Cointelegraph:- The world’s leading technological and economic country is significantly outdated on two major levels requiring dramatic changes: government and politicians.
As with most of the globetrotting crypto and blockchain set, I find myself grounded. Me, in my Manhattan apartment for the past several months, watching the COVID-19 pandemic grow out of control while systems break down in spectacular fashion and frighteningly few politicians provide effective leadership. Compounding the effects of the health crisis is the ensuing economic crisis, which has left historic levels of Americans unemployed and has wiped out entire industries. Many are wondering how the United States, one of the richest and most powerful countries in the world as well as the center of global innovation, managed to fail in such a spectacular way.
Then, on Memorial Day, which in the U.S. is a day to commemorate those who gave the ultimate sacrifice to country, as well as a time for family and friends to gather, the world witnessed George Floyd’s horrific murder at the hands of police. What followed were large-scale protests, not seen in the U.S. since the Civil Rights Movement, of police brutality, systemic racism, and systems that neither serve nor protect all citizens. After all of this, I can understand why many conclude that America is broken and an empire in decline. It certainly can seem that way.
But what if we approach the brokenness of the U.S. as an opportunity to make profound change for the betterment of society? What if this is the generational moment for economic and societal change, the likes of which we have not seen since the Civil Rights and Women’s Suffrage movements?
What if the U.S., with its deep and vast brain trust of technologists, activists, entrepreneurs, policy makers, enterprise executives and academics, takes this opportunity to rethink, remake and reshape fundamental American infrastructure and government, financial services, healthcare and supply chain systems to embrace the digital future and create a more equitable society? To be clear, technology alone cannot solve the problems of society, and if technological reforms are not implemented thoughtfully, they threaten to further entrench bad outcomes.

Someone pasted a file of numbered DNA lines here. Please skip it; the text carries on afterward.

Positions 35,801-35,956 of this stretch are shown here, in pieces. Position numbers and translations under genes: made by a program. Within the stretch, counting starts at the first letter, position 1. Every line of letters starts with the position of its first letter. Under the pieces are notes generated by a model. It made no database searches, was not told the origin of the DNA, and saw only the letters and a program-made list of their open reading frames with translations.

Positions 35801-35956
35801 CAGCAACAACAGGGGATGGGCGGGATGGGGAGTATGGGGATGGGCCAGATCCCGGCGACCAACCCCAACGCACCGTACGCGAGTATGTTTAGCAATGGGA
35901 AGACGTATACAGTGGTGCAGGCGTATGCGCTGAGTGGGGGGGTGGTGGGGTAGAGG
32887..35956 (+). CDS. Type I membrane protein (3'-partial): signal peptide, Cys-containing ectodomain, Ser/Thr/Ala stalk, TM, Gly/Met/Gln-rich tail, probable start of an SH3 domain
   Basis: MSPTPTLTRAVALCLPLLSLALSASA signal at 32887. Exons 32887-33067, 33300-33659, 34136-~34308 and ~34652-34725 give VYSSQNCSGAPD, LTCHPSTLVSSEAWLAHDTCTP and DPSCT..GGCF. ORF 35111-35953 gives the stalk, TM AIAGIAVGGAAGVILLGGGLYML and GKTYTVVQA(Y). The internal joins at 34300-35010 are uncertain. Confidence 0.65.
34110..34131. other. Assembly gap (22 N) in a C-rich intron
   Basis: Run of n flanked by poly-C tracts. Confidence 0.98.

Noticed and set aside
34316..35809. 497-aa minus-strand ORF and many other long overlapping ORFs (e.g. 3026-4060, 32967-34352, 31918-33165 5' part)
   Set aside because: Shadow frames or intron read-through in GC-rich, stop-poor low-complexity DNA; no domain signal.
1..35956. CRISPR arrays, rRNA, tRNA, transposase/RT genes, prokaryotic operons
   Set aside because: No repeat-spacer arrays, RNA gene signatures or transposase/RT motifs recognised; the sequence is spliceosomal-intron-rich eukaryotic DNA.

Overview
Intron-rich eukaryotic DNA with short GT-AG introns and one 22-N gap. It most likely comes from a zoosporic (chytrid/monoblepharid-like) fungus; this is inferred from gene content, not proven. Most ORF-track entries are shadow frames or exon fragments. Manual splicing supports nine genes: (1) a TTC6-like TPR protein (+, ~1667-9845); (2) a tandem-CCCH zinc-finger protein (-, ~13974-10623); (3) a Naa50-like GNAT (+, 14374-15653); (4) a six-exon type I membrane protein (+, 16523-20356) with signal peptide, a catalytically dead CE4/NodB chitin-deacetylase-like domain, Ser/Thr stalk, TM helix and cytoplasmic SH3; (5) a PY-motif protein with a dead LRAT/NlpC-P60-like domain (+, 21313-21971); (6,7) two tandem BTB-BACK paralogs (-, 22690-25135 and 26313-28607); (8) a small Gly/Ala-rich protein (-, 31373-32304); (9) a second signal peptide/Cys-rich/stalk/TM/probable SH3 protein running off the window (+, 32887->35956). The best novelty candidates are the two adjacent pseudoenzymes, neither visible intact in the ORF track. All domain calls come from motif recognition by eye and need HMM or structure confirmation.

Let us start with the smartphone as an example. The pocket-sized supercomputer with video recording capability is now the single-most effective hardware companion in exposing instances of racism and police brutality. Coupled with social media platforms, this device has exponentially grown grassroots movements for social justice and change. Technology can indeed change the course of history and society for good. However, that is not enough.
Vast swathes of the American private sector have adopted technology, digitization and blockchain technology. Guess which sector has not done such a great job.
One former New York State Assembly Chief of Staff told me that after winning the district’s election, they walked into their district office to find there were still typewriters, along with a few old computers in use. It was 2017!
It gets worse. During the pandemic, some Cobol programmers were called out of retirement to help, as over half of states, including New York, California and Pennsylvania, are still using outdated mainframes that rely on Cobol to run critical systems like unemployment claims processing. For those who don’t know, Cobol is a programming language that was designed in 1959, about 61 years ago. And this is not a problem without consequences: The Washington Post reported that the Internal Revenue Service’s outdated systems “required multiple coding changes, and the agency has at least 16 other databases with taxpayer information, none of which easily can communicate with the other,” resulting in issues distributing $1,200 relief checks.
Upgrading government software systems is necessary for many reasons including security, personnel management, and most importantly, to increase trust and improve service delivery.
As bad as legacy systems may seem, there are opportunities for blockchain and other emerging technologies to become the embedded architecture of the next generation of digital infrastructure, creating a “digital superhighway” for easy payments, secure information sharing and more. Certain government departments have taken notice.
For example, a March 2020 U.S. Department of Homeland Security memorandum lists “blockchain managers” in food and agriculture as critical infrastructure workers. Furthermore, an April 2020 report from the U.S. Department of Transportation focuses on blockchain applications for unmanned aircraft systems. There is also an ongoing DHS Silicon Valley Innovation Program accepting applications for blockchain-based solutions that combat forgery and counterfeiting of certificates and licenses. The U.S. military, a harbinger of technological innovation, has also awarded multiple grants to companies developing blockchain-based supply chain solutions. Its next deadline is July 10, open to U.S. and international companies.